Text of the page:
And if a steeper economy-wide target were agreed next year – say, the 50% that the UK has called for – then a steeper downward trajectory would be likely for the EU ETS. A proposed ban on the use of UN offset credits after 2020 would need to be reconsidered to keep mitigation costs down.
One painful lesson from the first two phases of the EU ETS is that it is not only the rate of decline of the cap that drives mitigation though behavioural change and investment. The market is also looking for a more consistent, long-term carbon price signal to be at least partly reflected in shorter term trading.
Without this, the risk of high-carbon lock-in from new fossil fuel generation remains. In the January proposal the commission stressed that the EU ETS would still be “unprotected against future unexpected and sudden demand shocks” such as another economic crisis or less likely a boom, leading to price crashes or spikes.
With an oversupply of EU allowances now standing at more than two billion tonnes of CO2 equivalent, and political risk from backloading and other planned interventions, efficient operation of the market in providing low-carbon incentives has been severely compromised.
Stig Schjolset, head of carbon research and forecasting in the Point Carbon team at Thomson Reuters, estimates that the market oversupply may not be cleared until 2030. The resultant delay in mitigation incentive could lead to much higher costs later.
One solution, notably advocated by the UK, would be to cancel the 900 million tonnes of CO2e in backloaded EU allowances.1 These are currently set to flood the market in the last two years of phase 3 in 2019 and 2020. But this would require a change to the EU ETS Directive, and there is strong opposition from other member states and industry.
To address the longer term problem, the commission unveiled its pièce de résistance in the form of a market stability reserve (MSR) mechanism in January (endsreport.com/42931).2 The legislative proposal, following consultation with analysts, traders and other stakeholders, aims to bolster carbon prices and reduce volatility from 2021, the start of phase four.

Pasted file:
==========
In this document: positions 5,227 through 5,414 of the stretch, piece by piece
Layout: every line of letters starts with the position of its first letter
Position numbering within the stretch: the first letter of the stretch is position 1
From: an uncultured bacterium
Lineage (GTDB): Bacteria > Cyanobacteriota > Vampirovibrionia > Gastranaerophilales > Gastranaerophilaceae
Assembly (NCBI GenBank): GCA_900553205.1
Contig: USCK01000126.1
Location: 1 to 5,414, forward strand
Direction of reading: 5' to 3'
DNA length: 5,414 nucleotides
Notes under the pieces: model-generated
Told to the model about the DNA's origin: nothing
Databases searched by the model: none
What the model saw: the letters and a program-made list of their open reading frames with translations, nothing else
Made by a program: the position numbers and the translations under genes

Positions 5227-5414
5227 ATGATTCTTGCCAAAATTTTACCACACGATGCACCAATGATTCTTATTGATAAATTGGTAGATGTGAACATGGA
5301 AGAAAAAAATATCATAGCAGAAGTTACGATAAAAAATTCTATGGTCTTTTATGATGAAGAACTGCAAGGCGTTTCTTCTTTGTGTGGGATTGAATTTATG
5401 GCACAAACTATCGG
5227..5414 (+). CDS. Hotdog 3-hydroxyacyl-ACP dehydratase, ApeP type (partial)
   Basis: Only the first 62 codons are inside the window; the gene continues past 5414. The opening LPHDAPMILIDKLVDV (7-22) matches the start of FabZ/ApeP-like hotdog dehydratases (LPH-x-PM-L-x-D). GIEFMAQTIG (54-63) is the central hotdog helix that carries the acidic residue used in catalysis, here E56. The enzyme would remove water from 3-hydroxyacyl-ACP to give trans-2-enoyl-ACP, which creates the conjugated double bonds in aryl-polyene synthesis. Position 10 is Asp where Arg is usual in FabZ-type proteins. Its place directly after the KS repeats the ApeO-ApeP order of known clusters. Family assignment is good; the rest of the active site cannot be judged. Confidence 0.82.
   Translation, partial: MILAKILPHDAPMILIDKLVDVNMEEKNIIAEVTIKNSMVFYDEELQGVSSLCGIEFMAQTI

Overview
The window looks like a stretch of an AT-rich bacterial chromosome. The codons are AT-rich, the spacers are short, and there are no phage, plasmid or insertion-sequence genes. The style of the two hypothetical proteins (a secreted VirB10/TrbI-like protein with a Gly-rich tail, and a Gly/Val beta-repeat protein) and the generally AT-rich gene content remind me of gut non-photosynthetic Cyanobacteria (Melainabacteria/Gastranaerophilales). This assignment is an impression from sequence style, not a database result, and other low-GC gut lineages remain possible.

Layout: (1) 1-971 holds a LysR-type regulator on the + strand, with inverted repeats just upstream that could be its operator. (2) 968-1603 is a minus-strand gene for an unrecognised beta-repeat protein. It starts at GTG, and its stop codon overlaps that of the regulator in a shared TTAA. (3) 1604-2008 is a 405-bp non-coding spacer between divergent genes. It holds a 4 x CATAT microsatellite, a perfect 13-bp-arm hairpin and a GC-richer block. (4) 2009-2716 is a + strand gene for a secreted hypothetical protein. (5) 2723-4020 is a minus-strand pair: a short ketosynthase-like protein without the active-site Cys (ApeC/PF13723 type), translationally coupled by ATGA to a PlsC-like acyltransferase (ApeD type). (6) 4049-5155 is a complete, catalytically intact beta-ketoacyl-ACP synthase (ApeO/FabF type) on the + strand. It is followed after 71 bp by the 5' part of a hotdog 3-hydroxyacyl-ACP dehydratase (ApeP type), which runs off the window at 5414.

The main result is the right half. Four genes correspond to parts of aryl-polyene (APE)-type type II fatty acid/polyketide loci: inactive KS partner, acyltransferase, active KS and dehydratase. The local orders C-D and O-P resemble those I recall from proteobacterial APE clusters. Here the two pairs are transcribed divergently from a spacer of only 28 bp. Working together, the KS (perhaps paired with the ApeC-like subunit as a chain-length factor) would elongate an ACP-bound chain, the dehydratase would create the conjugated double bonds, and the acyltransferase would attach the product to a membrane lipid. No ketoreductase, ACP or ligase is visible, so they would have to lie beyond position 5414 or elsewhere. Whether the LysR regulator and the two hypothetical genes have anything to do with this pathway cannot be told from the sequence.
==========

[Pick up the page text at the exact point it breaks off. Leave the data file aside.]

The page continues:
The MSR would work by releasing allowances onto the market, or retiring them, when thresholds are reached. It would see 12% of market surplus withdrawn into the reserve each year, slowly reducing it until no more than 833MtCO2e remains. This figure is within the liquidity range that power firms say they need to buy allowances for forward hedging. Hedging is typically carried out three or more years ahead.
After the excess surplus has been eliminated, allowances would be released from the MSR slowly, at a rate of 100MtCO2e a year once the number of allowances in circulation drops below 400MtCO2e. That is about 5% of total EU ETS emissions.
A further proposal in the same document aims to tackle the risk of build-up of a large surplus in the last year of phase three and later phases, avoiding a repeat of the crisis at the end of phase two in 2012. This would remove any excess auction volume that is more than 30% greater than the volumes expected in the first two years of phase four. Two thirds of this excess would be split equally and auctioned across those two years.
There is broad support for the MSR in principle, but the devil will be in the details yet to be hammered out by the commission. DECC is supportive in principle, but is studying the implications. It believes other measures, such as early cancellation of backloaded allowances, are still needed.
Trevor Sikorski, head of natural gas, coal and carbon for market analyst firm Energy Aspects, is confident the reserve will eventually increase prices but less confident they will achieve price stability and lasting behavioural change.
“This kind of intervention is quite difficult to structure.” The commission wanted something “very formulaic so that the market can understand the rules and trade around them”, he says.